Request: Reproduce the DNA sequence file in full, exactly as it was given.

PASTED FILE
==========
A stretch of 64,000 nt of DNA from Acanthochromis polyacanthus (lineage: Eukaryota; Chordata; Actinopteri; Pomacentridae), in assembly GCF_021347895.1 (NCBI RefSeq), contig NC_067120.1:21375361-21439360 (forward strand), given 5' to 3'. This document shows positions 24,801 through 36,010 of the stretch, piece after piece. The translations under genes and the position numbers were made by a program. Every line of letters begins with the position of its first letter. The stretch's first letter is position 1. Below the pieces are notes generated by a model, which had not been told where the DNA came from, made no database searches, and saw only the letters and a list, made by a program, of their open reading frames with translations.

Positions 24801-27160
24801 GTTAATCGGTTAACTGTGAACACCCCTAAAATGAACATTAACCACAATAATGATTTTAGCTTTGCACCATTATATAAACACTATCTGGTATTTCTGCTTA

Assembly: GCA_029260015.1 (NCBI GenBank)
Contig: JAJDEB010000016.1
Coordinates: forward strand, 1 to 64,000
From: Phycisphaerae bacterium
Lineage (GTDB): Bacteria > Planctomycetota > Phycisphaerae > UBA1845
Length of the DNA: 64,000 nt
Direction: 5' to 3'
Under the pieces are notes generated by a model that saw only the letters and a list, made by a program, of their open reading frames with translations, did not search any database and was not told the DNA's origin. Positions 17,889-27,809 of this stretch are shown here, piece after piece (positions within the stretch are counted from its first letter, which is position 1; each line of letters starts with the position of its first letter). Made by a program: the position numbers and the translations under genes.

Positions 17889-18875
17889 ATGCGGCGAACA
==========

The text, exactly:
A stretch of 64,000 nt of DNA from Acanthochromis polyacanthus (lineage: Eukaryota; Chordata; Actinopteri; Pomacentridae), in assembly GCF_021347895.1 (NCBI RefSeq), contig NC_067120.1:21375361-21439360 (forward strand), given 5' to 3'. This document shows positions 24,801 through 36,010 of the stretch, piece after piece. The translations under genes and the position numbers were made by a program. Every line of letters begins with the position of its first letter. The stretch's first letter is position 1. Below the pieces are notes generated by a model, which had not been told where the DNA came from, made no database searches, and saw only the letters and a list, made by a program, of their open reading frames with translations.

Positions 24801-27160
24801 GTTAATCGGTTAACTGTGAACACCCCTAAAATGAACATTAACCACAATAATGATTTTAGCTTTGCACCATTATATAAACACTATCTGGTATTTCTGCTTA

Assembly: GCA_029260015.1 (NCBI GenBank)
Contig: JAJDEB010000016.1
Coordinates: forward strand, 1 to 64,000
From: Phycisphaerae bacterium
Lineage (GTDB): Bacteria > Planctomycetota > Phycisphaerae > UBA1845
Length of the DNA: 64,000 nt
Direction: 5' to 3'
Under the pieces are notes generated by a model that saw only the letters and a list, made by a program, of their open reading frames with translations, did not search any database and was not told the DNA's origin. Positions 17,889-27,809 of this stretch are shown here, piece after piece (positions within the stretch are counted from its first letter, which is position 1; each line of letters starts with the position of its first letter). Made by a program: the position numbers and the translations under genes.

Positions 17889-18875
17889 ATGCGGCGAACA